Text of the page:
I pointed to the door. “I better go.”

He gestured to the table. “I haven’t examined you yet. What brings you to the infirmary?”

“Oh. It wasn’t me. I brought my friend. His head was really bothering him.”

The nurse emerged from the bathroom with a jar of yellow liquid. She sent me a funny look. “I thought it was his stomach.”

“Oh, that’s right. I had the headache. He had a stomachache.”

“Well, let’s see if we can’t figure out what caused it.”

He again gestured to the bed. This wasn’t right. I didn’t want to get into the bed. I was on a mission. What was it?

But I was in the infirmary. If I pretended I was hurt, they would give me something for the pain. It wasn’t Ace, but it might be strong enough to help me remember why I was here.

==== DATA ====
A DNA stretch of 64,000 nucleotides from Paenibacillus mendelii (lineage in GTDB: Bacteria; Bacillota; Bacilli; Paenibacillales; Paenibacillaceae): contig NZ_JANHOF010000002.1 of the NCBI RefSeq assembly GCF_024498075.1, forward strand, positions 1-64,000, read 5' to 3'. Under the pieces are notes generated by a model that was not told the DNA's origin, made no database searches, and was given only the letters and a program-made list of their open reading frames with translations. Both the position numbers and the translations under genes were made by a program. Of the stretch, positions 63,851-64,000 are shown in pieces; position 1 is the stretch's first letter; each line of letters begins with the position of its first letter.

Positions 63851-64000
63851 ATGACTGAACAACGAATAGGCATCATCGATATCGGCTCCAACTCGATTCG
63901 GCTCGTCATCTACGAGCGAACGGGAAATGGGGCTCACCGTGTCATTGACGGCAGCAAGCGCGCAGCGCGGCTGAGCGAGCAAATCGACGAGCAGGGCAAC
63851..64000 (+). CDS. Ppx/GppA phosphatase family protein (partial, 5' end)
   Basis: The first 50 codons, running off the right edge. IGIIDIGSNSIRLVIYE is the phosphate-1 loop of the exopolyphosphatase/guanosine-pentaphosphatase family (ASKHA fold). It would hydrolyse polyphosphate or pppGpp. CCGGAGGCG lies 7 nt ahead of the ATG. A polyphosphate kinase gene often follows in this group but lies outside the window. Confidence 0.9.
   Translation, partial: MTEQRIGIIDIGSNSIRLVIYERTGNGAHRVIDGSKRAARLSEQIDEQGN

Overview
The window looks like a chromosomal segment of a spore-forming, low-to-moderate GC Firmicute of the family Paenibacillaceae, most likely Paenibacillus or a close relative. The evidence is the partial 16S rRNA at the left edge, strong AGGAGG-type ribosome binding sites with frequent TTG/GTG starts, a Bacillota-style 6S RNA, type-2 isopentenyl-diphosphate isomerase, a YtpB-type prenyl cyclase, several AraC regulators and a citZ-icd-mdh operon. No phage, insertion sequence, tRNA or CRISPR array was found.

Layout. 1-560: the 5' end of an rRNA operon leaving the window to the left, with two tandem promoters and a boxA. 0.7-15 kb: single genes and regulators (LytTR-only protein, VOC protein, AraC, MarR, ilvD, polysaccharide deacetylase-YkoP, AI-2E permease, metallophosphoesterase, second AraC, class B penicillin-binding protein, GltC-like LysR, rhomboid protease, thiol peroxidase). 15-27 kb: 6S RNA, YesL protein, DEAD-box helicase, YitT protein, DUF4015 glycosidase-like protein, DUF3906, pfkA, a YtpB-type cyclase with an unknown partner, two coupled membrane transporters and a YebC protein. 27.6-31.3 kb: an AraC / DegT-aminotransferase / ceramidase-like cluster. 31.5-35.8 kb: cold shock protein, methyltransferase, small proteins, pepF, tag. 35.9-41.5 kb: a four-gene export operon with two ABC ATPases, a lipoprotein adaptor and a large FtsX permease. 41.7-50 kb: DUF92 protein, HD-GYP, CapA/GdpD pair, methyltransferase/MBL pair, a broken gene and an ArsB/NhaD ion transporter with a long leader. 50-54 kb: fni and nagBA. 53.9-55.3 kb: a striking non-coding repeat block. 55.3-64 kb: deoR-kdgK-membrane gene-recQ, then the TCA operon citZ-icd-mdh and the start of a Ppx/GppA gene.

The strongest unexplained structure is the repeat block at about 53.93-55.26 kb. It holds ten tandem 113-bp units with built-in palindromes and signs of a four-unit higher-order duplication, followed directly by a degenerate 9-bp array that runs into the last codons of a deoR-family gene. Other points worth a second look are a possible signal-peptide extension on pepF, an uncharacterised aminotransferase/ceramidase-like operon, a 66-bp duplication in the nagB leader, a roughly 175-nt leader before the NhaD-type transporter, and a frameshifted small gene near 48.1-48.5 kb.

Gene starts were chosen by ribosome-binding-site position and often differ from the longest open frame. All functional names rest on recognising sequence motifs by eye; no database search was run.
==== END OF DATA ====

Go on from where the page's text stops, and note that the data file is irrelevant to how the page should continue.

I put my hand to my head. “Oh. I think it’s a migraine. It hurts so bad.”

The nurse passed the jar to the doctor, then came to take my arm. She guided me toward the bed. “That’s a good girl.”

I glanced at the nurse. The doctor had disappeared. The nurse took my pulse, then started asking me a lot of questions.

A long time later, the doctor returned. He asked some more questions. Were they the same ones? I couldn’t remember.

They never left me unattended. They never stopped asking me questions. I closed my eyes and willed everyone to go away.

When I opened my eyes, I was so disoriented. The lights in the room were low and the sun coming through the window was hurting my eyes. I had no clue where I was.

Someone was in my room. “How are you feeling, Chloe?”

I moaned. “Who are you? How do you know my name?”

“My name is Gwen. You told me your name last night. Do you remember coming to the infirmary?”

I shook my head. I was pretty sure I felt something rattle inside it. “Make it stop.”

“I can’t until you tell me what you took. We know you were drinking last night, but there was something else in your system.”

“I—I can’t tell you.”